Within You Without You has a sitar and Matisyahu doing his best cantorial impression, and he actually doesn’t embarrass himself, with a vivid string section playing much of the original sitar part. When I’m Sixty-Four begins with a trombone call and goes on for over five minutes, Sugar Minott on vox, a showcase for the excellent horn section featuring the nucleus of the Burning Brass, baritone sax virtuoso Jenny Hill and trumpet goddess Pam Fleming, with an understatedly woozy dub breakdown.

 

Lovely Rita has Bunny Rugs and U-Roy, the latter taking it back to 1972 or so with his best Dread in a Babylon-style off-the-cuff nonsense. Good Morning Good Morning is the weakest track here, Steel Pulse sounding slick and uninspired like they were on their studio albums from the 80s rather than mining the classic, dark, heavy sound they’ve recently rediscovered with a vengeance. Surprisingly, the Sgt. Pepper reprise is next, followed by A Day in the Life. Done with an insistent Ras Michael style riddim, it has Michael Rose of Black Uhuru and Menny More sharing vocals, the band holding perfectly steady as the orchestra rises to a crescendo, the final piano note oscillating dubwise for just as long as George Martin’s fist-on-the-strings. A Little Help from My Friends has Luciano on lead vocals, and it might be the best song he’s ever done, thanks to the band’s inspired performance. Right now the whole album is available for streaming at imeem. Caveat: after the first song, don’t forget to refresh the page, otherwise you’ll be assaulted by a loud audio ad. And make sure your popup blocker is working.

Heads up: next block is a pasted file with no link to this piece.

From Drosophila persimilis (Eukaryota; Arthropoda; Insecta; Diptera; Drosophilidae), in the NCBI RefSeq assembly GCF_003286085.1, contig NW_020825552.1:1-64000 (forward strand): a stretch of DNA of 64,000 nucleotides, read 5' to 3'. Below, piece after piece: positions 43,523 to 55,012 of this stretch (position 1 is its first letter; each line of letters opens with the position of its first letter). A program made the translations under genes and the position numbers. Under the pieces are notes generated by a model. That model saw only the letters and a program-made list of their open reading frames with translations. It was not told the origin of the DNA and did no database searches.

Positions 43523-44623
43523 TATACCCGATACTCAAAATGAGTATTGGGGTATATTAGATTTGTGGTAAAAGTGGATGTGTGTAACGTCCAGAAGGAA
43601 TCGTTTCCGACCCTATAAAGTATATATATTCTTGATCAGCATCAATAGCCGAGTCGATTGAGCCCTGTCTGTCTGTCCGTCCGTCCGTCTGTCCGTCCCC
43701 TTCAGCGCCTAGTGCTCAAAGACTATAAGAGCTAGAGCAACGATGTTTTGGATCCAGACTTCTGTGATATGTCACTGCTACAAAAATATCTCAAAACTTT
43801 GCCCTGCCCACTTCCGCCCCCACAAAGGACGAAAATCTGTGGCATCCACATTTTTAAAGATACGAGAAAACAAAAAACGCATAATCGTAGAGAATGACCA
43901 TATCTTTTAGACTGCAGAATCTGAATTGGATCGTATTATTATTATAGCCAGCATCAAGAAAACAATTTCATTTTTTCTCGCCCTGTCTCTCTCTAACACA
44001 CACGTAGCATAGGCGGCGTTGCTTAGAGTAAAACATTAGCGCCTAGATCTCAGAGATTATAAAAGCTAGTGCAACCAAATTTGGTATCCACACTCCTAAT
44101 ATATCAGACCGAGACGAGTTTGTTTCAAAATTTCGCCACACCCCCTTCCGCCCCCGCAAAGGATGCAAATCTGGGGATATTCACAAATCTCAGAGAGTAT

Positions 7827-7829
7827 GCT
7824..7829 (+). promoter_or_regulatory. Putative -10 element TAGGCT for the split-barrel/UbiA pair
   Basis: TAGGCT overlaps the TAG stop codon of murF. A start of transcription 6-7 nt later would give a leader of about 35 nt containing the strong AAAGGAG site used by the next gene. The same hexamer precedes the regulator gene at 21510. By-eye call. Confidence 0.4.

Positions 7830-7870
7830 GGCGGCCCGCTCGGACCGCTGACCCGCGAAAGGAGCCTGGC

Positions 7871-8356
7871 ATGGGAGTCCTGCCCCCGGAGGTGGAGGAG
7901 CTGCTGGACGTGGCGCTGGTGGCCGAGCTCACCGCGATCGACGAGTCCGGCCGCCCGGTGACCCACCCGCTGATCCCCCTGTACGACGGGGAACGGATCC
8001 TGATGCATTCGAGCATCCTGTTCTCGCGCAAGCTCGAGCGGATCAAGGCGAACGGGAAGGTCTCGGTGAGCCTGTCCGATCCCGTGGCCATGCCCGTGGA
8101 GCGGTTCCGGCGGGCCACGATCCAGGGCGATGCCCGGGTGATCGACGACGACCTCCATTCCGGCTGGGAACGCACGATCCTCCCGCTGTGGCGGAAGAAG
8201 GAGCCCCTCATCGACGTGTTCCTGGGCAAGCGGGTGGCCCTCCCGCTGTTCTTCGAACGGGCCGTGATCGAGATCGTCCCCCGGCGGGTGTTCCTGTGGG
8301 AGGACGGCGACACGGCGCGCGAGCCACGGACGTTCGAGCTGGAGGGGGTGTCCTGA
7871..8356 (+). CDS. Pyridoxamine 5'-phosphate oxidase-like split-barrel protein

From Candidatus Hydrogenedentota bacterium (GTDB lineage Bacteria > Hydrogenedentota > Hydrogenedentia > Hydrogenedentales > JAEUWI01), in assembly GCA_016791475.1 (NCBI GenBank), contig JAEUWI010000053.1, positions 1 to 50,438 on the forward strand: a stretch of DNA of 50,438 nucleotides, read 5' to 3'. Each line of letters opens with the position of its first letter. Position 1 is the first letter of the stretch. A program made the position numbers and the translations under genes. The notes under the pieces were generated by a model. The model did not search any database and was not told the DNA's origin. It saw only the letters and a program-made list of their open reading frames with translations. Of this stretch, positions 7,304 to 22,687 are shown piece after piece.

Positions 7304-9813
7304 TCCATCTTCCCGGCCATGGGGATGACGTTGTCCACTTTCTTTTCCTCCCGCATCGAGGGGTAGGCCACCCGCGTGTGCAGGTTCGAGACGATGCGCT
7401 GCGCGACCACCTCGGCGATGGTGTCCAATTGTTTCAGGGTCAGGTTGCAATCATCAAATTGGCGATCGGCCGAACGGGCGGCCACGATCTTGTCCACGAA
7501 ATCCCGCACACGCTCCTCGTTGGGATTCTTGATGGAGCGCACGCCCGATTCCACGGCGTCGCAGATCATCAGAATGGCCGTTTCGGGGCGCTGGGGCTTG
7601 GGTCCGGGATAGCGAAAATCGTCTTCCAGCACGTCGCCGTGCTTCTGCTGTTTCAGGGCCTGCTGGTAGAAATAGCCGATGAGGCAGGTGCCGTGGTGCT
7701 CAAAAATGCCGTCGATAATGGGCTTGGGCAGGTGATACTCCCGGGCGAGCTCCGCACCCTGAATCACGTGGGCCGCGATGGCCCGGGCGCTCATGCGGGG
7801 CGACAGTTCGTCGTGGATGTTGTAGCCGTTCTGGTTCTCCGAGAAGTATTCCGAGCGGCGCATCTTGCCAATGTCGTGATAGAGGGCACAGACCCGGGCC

Since this crew seem to have dedicated themselves to covering one iconic artist after another, we’d like to suggest a few ideas. Dread at the Apollo would be James Brown covers, preferably recorded live, uptown at the same place – hey, it would be a short train ride for most of the musicians. The Man in Red, Gold and Green would be Johnny Cash songs. And to give the lady performers a chance to flex, how about Fox Confessor Bring de Herb? That would be Neko Case, yeah mon!  

April 14, 2009 Posted by | Music, music, concert, review, Reviews | , , , , , , , , , , , , , , , , , , , , , , , , , , , , , , | 1 Comment